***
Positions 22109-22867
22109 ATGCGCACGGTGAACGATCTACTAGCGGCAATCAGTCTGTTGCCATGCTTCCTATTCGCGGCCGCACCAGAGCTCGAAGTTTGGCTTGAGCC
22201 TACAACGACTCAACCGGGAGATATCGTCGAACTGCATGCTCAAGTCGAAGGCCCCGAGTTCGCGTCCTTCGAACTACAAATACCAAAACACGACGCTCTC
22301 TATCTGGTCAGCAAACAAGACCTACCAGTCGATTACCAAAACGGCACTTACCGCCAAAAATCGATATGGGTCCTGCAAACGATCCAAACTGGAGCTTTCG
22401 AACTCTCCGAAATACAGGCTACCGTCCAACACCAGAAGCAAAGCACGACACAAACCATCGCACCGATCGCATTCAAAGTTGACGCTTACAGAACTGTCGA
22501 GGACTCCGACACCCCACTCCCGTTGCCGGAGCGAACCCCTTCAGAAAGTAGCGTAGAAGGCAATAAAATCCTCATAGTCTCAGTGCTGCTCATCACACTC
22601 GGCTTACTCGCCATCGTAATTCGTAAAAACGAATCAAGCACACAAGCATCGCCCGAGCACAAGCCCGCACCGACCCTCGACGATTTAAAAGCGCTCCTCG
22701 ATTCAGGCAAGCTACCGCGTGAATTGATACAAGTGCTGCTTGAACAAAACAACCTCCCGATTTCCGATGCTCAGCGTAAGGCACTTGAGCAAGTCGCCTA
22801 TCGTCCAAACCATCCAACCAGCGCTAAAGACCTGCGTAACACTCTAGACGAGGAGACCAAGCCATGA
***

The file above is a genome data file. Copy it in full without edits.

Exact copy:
Positions 22109-22867
22109 ATGCGCACGGTGAACGATCTACTAGCGGCAATCAGTCTGTTGCCATGCTTCCTATTCGCGGCCGCACCAGAGCTCGAAGTTTGGCTTGAGCC
22201 TACAACGACTCAACCGGGAGATATCGTCGAACTGCATGCTCAAGTCGAAGGCCCCGAGTTCGCGTCCTTCGAACTACAAATACCAAAACACGACGCTCTC
22301 TATCTGGTCAGCAAACAAGACCTACCAGTCGATTACCAAAACGGCACTTACCGCCAAAAATCGATATGGGTCCTGCAAACGATCCAAACTGGAGCTTTCG
22401 AACTCTCCGAAATACAGGCTACCGTCCAACACCAGAAGCAAAGCACGACACAAACCATCGCACCGATCGCATTCAAAGTTGACGCTTACAGAACTGTCGA
22501 GGACTCCGACACCCCACTCCCGTTGCCGGAGCGAACCCCTTCAGAAAGTAGCGTAGAAGGCAATAAAATCCTCATAGTCTCAGTGCTGCTCATCACACTC
22601 GGCTTACTCGCCATCGTAATTCGTAAAAACGAATCAAGCACACAAGCATCGCCCGAGCACAAGCCCGCACCGACCCTCGACGATTTAAAAGCGCTCCTCG
22701 ATTCAGGCAAGCTACCGCGTGAATTGATACAAGTGCTGCTTGAACAAAACAACCTCCCGATTTCCGATGCTCAGCGTAAGGCACTTGAGCAAGTCGCCTA
22801 TCGTCCAAACCATCCAACCAGCGCTAAAGACCTGCGTAACACTCTAGACGAGGAGACCAAGCCATGA